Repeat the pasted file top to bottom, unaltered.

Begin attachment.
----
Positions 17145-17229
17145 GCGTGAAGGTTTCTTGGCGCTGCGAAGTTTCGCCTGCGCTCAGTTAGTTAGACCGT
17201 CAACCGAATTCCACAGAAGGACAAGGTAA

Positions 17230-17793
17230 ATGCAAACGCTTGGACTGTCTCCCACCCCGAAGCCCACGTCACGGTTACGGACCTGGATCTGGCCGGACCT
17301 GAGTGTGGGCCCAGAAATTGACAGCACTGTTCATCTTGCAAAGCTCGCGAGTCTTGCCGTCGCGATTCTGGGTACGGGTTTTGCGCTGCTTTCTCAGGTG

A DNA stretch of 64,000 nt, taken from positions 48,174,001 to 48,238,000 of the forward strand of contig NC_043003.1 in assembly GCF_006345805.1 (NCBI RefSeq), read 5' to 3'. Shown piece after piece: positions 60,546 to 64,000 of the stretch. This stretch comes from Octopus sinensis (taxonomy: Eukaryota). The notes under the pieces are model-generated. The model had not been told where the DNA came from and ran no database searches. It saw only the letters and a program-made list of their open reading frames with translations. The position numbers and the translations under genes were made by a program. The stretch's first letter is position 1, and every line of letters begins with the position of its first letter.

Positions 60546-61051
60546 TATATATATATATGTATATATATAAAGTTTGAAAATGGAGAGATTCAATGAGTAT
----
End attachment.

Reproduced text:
Positions 17145-17229
17145 GCGTGAAGGTTTCTTGGCGCTGCGAAGTTTCGCCTGCGCTCAGTTAGTTAGACCGT
17201 CAACCGAATTCCACAGAAGGACAAGGTAA

Positions 17230-17793
17230 ATGCAAACGCTTGGACTGTCTCCCACCCCGAAGCCCACGTCACGGTTACGGACCTGGATCTGGCCGGACCT
17301 GAGTGTGGGCCCAGAAATTGACAGCACTGTTCATCTTGCAAAGCTCGCGAGTCTTGCCGTCGCGATTCTGGGTACGGGTTTTGCGCTGCTTTCTCAGGTG

A DNA stretch of 64,000 nt, taken from positions 48,174,001 to 48,238,000 of the forward strand of contig NC_043003.1 in assembly GCF_006345805.1 (NCBI RefSeq), read 5' to 3'. Shown piece after piece: positions 60,546 to 64,000 of the stretch. This stretch comes from Octopus sinensis (taxonomy: Eukaryota). The notes under the pieces are model-generated. The model had not been told where the DNA came from and ran no database searches. It saw only the letters and a program-made list of their open reading frames with translations. The position numbers and the translations under genes were made by a program. The stretch's first letter is position 1, and every line of letters begins with the position of its first letter.

Positions 60546-61051
60546 TATATATATATATGTATATATATAAAGTTTGAAAATGGAGAGATTCAATGAGTAT